If you are interested in becoming a yoga instructor, then one of the first things you might ask yourself is if you should sign up with the Yoga Alliance and become a Registered Yoga Teacher (RYT.) Like in any profession, it is good to become part of a community that helps to maintain the integrity of the particular craft. The YA (so far) is the only group in the US who is attempting to do so. As you continue your path of building your career as an instructor, you will definitely need to consider whether you want to join this group or not as the associated fees are quite high. In this post we will take a closer look at the pros and cons of becoming a Registered Yoga Teacher.
Many students ask us this question and there is no one simple answer since there are many factors to take into consideration. In building your career as a yoga teacher, one of the first challenges you will face is the issue of trust. Like in any business, credibility is the biggest obstacle you will face in growing your following of yoga students. If you look at any of the major teachers such as Shiva Rea, John Friend, Sean Corne, Rodney Yee, and so on, you will see right away that these teachers have established trust within the community. This is very important because students will be opening themselves up to you (similar to that of a therapist or doctor) which means you need to gain their trust. One way of doing this is by becoming a Registered Yoga Teacher.
By joining any association and adhering to a set guideline of principles, this help to establish your name and trust within the community because you are telling the world that you are committing yourself to follow a set of guidelines in which your students can hold you to. Just like when doctors take a hippocratic oath, you are taking the same pledge and saying you are going to adhere to these rules and guidelines.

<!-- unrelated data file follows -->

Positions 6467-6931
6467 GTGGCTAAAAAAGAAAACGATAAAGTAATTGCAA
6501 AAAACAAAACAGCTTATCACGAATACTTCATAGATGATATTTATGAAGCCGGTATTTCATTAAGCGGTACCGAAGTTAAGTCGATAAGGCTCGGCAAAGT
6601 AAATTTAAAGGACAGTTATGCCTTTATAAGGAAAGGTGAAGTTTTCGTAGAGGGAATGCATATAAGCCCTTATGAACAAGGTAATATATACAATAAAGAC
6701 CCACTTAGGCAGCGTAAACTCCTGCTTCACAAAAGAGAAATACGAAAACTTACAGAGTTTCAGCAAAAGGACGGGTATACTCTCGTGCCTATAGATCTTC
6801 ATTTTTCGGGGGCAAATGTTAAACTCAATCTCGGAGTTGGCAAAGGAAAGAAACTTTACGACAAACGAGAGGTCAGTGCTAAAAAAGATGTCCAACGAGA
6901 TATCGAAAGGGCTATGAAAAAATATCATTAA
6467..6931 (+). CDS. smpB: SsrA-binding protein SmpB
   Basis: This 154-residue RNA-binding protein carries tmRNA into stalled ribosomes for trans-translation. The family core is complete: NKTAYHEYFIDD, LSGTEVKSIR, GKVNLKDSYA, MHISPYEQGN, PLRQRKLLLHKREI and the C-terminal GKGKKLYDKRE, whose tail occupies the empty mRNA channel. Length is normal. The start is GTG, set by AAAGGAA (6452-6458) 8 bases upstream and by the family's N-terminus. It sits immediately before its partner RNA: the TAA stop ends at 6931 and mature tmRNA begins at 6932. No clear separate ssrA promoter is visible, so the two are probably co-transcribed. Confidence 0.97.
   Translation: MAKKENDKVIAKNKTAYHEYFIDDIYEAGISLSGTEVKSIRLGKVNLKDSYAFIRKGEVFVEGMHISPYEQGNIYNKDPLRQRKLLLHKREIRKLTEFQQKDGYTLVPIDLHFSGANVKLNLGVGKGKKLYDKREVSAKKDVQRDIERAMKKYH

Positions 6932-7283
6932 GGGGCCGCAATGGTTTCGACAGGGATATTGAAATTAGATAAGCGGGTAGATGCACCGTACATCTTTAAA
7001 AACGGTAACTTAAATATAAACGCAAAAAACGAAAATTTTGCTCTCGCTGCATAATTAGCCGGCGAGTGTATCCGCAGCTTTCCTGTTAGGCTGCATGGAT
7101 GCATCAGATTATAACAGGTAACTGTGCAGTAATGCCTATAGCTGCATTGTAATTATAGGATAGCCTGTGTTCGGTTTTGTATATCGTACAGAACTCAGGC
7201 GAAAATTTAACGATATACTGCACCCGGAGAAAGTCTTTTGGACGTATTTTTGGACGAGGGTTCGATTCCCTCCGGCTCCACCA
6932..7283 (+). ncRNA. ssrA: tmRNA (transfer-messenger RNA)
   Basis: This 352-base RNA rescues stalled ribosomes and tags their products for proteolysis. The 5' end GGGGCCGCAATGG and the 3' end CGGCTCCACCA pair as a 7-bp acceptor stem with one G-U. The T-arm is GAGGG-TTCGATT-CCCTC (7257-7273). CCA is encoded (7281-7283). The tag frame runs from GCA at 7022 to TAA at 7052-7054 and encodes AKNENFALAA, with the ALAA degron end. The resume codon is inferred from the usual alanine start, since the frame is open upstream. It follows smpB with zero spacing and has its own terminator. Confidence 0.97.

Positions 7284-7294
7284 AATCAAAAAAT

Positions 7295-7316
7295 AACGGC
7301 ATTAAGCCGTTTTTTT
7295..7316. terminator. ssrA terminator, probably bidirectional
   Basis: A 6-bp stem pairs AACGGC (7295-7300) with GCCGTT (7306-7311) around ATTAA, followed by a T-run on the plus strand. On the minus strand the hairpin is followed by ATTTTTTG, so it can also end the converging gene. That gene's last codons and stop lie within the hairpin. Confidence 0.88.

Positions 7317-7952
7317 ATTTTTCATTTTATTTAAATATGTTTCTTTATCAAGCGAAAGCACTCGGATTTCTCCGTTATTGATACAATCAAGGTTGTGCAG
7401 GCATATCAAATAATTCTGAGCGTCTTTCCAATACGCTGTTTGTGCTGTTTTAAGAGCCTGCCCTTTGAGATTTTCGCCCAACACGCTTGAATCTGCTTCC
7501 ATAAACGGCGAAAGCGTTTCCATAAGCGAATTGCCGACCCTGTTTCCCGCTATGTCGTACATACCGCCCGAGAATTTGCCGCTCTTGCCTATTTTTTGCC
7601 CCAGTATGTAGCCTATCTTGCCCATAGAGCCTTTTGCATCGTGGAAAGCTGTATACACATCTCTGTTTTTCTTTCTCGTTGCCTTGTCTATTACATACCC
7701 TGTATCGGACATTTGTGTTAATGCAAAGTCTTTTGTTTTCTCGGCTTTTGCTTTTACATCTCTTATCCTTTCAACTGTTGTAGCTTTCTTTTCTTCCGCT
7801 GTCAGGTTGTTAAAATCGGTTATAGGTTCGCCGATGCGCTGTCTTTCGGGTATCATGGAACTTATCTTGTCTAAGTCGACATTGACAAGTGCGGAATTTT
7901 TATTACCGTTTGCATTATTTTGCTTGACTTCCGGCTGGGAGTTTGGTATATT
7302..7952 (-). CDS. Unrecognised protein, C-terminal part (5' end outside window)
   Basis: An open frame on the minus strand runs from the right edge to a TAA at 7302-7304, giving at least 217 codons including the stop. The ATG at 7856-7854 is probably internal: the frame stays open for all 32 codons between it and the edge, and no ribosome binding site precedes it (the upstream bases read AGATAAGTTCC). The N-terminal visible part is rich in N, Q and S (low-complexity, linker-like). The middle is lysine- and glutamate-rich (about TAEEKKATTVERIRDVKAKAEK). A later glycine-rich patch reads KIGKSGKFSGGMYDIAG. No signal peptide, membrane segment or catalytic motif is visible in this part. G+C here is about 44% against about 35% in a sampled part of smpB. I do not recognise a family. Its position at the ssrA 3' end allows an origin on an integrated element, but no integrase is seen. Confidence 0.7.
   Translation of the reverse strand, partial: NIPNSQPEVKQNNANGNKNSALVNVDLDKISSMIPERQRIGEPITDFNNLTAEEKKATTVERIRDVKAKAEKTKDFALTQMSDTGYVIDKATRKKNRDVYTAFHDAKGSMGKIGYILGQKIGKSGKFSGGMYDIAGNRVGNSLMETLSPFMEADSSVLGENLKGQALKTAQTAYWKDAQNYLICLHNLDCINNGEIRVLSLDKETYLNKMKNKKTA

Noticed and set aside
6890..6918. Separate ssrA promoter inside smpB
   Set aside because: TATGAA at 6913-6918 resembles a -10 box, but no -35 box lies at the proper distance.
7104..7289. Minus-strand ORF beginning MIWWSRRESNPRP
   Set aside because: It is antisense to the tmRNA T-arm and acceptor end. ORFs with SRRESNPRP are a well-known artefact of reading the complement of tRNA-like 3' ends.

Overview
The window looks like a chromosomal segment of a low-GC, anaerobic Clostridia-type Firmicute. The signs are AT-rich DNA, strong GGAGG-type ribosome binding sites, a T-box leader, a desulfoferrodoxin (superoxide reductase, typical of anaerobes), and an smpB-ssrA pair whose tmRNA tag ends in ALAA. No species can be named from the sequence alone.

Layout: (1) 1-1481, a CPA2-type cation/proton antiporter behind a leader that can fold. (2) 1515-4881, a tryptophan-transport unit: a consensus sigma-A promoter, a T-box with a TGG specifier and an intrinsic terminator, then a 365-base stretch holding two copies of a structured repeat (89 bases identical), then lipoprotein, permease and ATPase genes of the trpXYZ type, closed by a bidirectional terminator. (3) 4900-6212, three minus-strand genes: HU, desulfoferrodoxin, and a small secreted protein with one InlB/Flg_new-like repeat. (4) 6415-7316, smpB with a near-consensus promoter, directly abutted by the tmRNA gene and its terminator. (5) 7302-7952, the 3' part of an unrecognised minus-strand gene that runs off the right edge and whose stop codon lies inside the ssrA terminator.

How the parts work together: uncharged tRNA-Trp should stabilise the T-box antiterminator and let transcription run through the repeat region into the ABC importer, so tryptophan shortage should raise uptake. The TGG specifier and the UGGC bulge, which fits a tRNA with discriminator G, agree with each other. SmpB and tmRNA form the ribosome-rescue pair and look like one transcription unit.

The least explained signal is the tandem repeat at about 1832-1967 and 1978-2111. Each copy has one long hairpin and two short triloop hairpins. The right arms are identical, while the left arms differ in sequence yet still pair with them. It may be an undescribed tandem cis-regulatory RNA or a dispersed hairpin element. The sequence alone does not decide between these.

No they do not. The school you take your training with does. It is important that you understand how this works by becoming a Registered Yoga Teacher.
1. For you to get registered as a yoga teacher with the Yoga Alliance, you must have already taken a training from a school that is registered with the YA. Basically any school that wants to offer YA accredited training must pass a set of curriculum standards. When it does pass, then their school can become a Registered Yoga School and offer YA approved yoga certification programs.
2. Once you have taken the yoga teacher training course from the Registered Yoga School, you are now eligible to pay your fees with the YA and become a Registered Yoga Teacher.
They do not do anything that certified you. By you taking a teacher training from a school that is registered with the YA, this is what allows you to register with them.
The main benefit of joining the YA and being a Registered Yoga Teacher is that you can now where that “badge” and show other people that you are following some rules and guidelines when teaching yoga. The truth is that this is really just a “pay to play” game because the YA does not go around “policing” teachers. Obviously if something major is brought to their attention they can revoke your membership. Otherwise you can just go about your business and you will rarely (if ever) hear from them. Currently (as of this writing 2.6.12) there seems to be some issues that need to be addressed within the organization at the Yoga Alliance. Many teachers feel that they are not doing as good of a job as they could be and therefore feel that the fees they pay are unjustified.
If you do decide to become a Registered Yoga Teacher, then you need to know that they offer three different types of registration:
RYT200 – This means you have met the minimum requirements of the 200 hour yoga teacher training
RYT500 – This means you have met the minimum requirements of a 500 hour yoga teacher training
E-RYT500 – This is like getting your PHD or doctorate in that you are an “Experienced Registered Yoga Teacher” and have gone above and beyond the 500 hours.
No you do not need to be registered with the YA to teach yoga. You can teach at any studio, yoga retreat, workshop, etc…so long as the organization does not require you to be registered. These are the important questions you need to ask yourself:
1. Do I want to teach professionally and really make this my career?
2. Do I want to teach at a venue that requires its teachers to be Registered Yoga Teachers?
The answer to these two questions should give you enough information to decide on whether to enroll with them or not
If you are truly serious about launching a successful career in yoga and teaching in front of a lot of people and at credible studios, then yes you should because it is the only game in town when it comes to establishing credibility. But if you are just looking to teach on the side or deepen your own practice, then save yourself money.